Is a nice one.
My family has always been known for our Christmases. Or rather, our mum was. She was always the person to loudly exclaim “Santa’s watching” when my sisters and I were acting up. She had a light up reindeer which we would place outside our house, and (Much to Mum’s joy) would get commented on by our neighbours.
We had Christmas jumpers, mulled wine and mince pie evenings, we had decorations up on the 1st of December, and Mum would start buying Christmas food and drink early; I’m talking stockpiling alcohol in August, to join the ranks of the alcohol we never even got through the year before.
As children, our December mornings were not quite complete until Mum asked us if we opened our advent calendars, and I would always tell her what shaped chocolate I got. Mum would always come into my room when I was older and sit on my bed as I got ready for school. “Have you opened your advent calendar?” and then she’d ask for the chocolate. And in the December evenings, our days weren’t quite complete if we didnt have a mince pie because “it’s Christmas!”
These memories are so ingrained into my Christmases, that I feel like she is still living and breathing, somewhere.
Our last Christmas together was a sad one. We had a doctor’s appointment on December 27th, and Mum was consumed by it. We knew something was going to change. Our Christmas dinner was delicious but it was destroyed by Mum crying because “all I can taste is chemicals.” A big difference from her joyous explosions of “It’s Christmas!” It broke our hearts.
Mum used to put a lot of pressure on Christmas. She wanted it to go perfectly; I think Katie and I just wanted to have fun, and we would moan a little bit when Mum would ask us to help in the kitchen, or Katie and I had to wash up. What a lovely thing to get frustrated about.
Last Christmas was weird. I remember thinking, but it’s just a Tuesday. This isn’t Christmas. I thought; Christmas must be dead too.
This year, I barely thought about Christmas, until I got sad. The sad I hadn’t felt in a long time; the one that winds up your ankles, suffocates your body and straps you down into your life; and the days begin to slip away, again.
I spoke to my friend and realised; Christmas isn’t Christmas anymore.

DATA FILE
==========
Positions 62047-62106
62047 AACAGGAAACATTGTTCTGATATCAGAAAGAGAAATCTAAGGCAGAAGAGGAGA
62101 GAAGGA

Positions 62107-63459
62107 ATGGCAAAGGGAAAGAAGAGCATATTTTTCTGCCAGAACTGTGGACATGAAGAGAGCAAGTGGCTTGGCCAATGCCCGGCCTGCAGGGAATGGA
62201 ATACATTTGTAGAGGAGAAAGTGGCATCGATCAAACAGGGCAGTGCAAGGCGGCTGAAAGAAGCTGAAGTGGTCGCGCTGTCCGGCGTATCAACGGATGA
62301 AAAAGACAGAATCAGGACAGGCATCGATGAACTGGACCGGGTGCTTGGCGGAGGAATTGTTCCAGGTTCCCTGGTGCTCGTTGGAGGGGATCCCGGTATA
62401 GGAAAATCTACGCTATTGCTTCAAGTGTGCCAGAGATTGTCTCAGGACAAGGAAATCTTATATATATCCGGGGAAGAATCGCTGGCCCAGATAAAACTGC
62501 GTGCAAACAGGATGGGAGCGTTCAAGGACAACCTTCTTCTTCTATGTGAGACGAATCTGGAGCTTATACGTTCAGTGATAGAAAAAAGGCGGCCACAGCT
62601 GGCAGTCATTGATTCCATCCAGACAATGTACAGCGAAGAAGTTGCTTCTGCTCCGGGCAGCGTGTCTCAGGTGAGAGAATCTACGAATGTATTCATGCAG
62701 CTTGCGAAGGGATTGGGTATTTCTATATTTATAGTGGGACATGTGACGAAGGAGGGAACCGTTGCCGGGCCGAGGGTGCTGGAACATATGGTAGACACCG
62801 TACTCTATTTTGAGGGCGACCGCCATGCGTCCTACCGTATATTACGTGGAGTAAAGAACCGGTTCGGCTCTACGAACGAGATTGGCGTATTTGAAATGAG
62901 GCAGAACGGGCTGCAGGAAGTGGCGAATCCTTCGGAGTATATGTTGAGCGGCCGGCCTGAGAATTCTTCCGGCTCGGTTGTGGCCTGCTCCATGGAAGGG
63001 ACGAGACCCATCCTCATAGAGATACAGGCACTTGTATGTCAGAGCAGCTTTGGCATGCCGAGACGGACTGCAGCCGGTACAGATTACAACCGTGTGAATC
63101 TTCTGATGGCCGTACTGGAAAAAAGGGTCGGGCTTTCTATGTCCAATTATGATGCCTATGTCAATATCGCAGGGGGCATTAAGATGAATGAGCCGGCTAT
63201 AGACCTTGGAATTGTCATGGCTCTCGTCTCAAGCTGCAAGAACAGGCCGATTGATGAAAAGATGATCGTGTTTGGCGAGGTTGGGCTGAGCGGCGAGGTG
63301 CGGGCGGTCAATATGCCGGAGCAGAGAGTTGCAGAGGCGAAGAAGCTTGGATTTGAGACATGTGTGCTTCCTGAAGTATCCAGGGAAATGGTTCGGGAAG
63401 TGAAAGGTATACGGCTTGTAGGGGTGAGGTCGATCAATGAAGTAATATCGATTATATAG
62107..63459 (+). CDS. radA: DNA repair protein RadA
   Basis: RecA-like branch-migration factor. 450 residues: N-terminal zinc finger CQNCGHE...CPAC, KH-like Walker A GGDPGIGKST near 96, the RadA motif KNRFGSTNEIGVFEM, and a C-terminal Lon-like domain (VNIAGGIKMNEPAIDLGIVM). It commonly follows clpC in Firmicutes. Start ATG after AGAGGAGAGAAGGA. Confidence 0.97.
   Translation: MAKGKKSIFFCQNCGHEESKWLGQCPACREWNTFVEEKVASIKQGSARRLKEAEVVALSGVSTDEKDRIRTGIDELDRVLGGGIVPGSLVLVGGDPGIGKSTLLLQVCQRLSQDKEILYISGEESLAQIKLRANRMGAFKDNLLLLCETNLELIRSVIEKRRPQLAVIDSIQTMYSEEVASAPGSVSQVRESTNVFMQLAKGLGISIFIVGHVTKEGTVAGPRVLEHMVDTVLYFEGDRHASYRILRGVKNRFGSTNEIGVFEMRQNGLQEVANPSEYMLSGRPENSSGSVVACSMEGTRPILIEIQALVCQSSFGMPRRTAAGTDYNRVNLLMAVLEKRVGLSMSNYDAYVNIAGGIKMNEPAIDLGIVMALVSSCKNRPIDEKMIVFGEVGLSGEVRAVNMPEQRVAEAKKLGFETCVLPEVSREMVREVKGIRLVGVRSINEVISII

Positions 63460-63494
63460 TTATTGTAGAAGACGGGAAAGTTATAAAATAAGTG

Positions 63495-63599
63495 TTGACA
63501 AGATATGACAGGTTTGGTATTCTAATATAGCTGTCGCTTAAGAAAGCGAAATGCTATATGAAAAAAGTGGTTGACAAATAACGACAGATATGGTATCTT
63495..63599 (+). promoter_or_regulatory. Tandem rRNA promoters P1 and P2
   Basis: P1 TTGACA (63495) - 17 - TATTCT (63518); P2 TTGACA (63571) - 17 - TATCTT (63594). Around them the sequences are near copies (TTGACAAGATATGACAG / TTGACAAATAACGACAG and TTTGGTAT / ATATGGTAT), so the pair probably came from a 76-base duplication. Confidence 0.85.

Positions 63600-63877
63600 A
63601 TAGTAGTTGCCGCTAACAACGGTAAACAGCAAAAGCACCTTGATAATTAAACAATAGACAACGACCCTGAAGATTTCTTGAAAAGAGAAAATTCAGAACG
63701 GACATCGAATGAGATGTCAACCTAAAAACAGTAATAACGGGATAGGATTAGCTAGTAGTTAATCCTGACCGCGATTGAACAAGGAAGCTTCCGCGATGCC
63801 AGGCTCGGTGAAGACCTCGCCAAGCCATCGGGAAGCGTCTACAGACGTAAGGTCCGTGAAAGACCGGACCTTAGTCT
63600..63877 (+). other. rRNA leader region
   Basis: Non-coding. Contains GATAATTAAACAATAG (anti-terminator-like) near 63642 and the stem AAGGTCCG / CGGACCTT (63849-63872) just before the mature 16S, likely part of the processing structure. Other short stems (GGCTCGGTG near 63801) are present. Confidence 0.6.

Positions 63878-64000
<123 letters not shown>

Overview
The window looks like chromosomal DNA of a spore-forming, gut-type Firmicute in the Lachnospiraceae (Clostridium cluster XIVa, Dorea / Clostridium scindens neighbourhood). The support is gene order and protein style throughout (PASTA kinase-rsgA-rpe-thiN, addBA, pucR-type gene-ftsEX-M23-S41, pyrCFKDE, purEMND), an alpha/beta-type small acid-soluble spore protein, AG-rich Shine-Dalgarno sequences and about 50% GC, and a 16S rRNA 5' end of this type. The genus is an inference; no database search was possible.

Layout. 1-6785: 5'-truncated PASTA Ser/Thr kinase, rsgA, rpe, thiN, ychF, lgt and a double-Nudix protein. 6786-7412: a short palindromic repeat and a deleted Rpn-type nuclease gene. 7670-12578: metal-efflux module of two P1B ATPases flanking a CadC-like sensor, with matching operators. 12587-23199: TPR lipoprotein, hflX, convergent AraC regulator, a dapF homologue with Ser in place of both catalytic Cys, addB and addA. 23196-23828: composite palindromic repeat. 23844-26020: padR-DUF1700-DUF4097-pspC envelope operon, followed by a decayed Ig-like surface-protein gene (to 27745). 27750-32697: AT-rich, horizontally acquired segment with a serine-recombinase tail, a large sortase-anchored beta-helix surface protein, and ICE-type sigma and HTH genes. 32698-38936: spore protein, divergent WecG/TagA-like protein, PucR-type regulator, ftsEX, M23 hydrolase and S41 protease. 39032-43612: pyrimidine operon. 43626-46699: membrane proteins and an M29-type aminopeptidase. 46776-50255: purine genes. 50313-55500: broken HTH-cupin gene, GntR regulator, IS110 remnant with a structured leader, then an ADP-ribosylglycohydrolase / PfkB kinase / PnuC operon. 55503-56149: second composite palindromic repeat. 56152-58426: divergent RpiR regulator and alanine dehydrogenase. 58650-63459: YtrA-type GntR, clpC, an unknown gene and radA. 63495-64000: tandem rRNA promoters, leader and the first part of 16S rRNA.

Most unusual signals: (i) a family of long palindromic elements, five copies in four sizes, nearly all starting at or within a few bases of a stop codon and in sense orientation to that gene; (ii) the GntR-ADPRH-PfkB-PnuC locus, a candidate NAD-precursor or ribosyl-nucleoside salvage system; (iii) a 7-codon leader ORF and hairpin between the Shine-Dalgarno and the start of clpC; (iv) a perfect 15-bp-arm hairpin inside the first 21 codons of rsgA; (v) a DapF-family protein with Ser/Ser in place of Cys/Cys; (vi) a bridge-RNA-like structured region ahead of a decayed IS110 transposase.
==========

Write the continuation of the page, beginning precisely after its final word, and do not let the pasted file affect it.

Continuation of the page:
“The Christmas songs I used to love sound overplayed and overused.”
“The colours seem bland and boring.”
“Fairylights seem pathetic and stupid.”
My Mum tried to make Christmas a special occasion every year (“it’s Christmas!”), and last year everything was sucked out of Christmas.
This year, the build up has been fun. After my wobble, my friend and I went on a “friend date” together; we drank mulled wine, watched the ice skating, perused the markets, and I heard Christmas songs I had long-since forgotten about.
For this Christmas, I take and will take every single day as it comes. London is extraorinary at this time of year; and every corner seems to fill me with joy. I am falling in love with Christmas again.
Every milestone is hard. You have to mourn old traditions, mourn all the old Christmases you had, and mourn the future Christmases you thought you would have. I’m not sure what is the hardest bit to mourn, everything about it has the possibility to feel awful.
And when you have done that, you can breathe peacefully, and start to make new traditions, like not eating turkey (Katie and I never really liked it anyway), or pay homage to old traditions, like drinking a lot of the baileys.
At the beginning of December, I held a mulled wine and mince pie evening for my friends, in my little uni room. We played Christmas songs, chatted and laughed. You wouldn’t have known it, but my heart was sad, yet my spirit was happy. I think my mum would be proud of me, and my sister, because we stare pain in the face, and hug it until it leaves.
Merry Christmas everyone. I hope that it treats you kindly, I hope you create happy memories, and I hope you feel everything you need to feel.